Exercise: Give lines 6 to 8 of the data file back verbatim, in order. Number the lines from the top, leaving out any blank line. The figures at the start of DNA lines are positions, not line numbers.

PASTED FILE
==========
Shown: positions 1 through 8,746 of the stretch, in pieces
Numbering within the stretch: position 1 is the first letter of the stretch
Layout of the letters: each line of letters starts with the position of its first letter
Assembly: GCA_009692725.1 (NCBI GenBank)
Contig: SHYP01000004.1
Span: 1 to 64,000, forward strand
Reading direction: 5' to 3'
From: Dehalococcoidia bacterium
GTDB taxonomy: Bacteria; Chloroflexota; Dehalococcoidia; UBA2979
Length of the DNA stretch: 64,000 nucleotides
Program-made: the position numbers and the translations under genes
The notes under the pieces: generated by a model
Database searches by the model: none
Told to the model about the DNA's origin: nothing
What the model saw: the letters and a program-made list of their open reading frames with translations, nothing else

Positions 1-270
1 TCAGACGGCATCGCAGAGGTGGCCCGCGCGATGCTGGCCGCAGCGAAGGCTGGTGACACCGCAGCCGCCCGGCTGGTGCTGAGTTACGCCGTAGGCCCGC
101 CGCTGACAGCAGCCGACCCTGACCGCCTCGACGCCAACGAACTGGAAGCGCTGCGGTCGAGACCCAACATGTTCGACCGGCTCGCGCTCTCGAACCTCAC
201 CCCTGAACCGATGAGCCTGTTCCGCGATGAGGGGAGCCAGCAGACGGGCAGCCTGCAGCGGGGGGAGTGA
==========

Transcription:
Span: 1 to 64,000, forward strand
Reading direction: 5' to 3'
From: Dehalococcoidia bacterium